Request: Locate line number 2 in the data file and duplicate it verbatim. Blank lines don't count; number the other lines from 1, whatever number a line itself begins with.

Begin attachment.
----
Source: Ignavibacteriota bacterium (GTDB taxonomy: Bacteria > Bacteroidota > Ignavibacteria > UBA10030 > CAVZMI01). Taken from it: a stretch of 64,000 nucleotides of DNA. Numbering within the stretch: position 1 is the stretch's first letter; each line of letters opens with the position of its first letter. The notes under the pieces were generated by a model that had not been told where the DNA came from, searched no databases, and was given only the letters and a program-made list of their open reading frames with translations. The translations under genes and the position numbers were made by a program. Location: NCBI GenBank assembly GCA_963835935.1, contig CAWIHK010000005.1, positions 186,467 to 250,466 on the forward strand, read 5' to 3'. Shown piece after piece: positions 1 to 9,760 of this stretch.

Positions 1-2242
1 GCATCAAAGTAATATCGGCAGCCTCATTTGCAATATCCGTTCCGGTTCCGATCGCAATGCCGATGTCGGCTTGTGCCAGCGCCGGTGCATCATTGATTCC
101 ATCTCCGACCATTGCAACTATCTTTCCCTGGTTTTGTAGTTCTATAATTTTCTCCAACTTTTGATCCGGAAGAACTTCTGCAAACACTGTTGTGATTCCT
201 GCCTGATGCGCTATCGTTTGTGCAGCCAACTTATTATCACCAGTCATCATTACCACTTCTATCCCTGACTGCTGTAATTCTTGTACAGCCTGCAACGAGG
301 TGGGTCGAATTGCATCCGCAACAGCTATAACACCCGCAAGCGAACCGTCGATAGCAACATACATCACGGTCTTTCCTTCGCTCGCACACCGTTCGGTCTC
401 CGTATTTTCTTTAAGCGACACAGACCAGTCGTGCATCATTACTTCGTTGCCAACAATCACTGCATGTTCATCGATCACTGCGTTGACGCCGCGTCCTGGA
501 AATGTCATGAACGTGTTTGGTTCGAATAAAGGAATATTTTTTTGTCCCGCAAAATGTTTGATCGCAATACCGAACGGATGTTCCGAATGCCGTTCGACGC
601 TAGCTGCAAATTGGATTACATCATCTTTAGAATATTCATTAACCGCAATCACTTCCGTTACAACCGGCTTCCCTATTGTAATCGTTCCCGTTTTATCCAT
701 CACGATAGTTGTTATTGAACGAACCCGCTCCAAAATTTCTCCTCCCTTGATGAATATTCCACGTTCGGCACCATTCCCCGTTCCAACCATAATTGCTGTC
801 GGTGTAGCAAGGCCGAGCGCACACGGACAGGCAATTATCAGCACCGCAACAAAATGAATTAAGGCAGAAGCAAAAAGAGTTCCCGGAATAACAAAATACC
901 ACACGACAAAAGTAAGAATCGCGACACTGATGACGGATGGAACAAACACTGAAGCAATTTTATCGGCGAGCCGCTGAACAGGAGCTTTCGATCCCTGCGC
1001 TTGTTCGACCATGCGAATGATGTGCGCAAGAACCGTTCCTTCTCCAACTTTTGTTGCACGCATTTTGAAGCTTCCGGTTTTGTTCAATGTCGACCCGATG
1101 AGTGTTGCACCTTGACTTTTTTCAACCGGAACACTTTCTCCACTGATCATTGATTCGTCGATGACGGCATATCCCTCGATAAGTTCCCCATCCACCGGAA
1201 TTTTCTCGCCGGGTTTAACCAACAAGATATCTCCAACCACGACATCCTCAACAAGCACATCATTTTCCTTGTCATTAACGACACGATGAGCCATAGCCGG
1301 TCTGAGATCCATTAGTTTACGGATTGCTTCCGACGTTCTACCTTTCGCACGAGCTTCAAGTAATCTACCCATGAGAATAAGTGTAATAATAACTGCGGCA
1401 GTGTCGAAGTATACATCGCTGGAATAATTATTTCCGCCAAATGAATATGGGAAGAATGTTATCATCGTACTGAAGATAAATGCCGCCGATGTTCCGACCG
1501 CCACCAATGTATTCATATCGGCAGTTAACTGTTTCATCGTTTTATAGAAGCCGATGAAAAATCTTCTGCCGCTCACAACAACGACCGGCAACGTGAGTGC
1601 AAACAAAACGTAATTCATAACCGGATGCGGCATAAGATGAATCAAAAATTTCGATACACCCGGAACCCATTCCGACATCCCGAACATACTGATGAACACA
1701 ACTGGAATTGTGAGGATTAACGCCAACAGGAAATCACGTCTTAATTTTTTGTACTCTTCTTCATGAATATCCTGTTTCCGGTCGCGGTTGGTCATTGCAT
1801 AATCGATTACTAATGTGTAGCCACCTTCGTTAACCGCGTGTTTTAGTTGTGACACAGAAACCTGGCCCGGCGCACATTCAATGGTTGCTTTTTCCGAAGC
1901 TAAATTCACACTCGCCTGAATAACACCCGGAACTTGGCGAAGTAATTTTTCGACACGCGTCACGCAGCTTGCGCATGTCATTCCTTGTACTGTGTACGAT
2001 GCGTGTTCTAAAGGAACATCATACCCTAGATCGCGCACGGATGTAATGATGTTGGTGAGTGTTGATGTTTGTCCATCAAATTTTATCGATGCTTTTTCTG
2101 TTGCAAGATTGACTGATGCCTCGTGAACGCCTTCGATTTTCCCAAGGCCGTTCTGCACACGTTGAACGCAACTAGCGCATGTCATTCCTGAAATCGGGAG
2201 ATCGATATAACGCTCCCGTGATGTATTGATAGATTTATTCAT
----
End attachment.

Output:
Positions 1-2242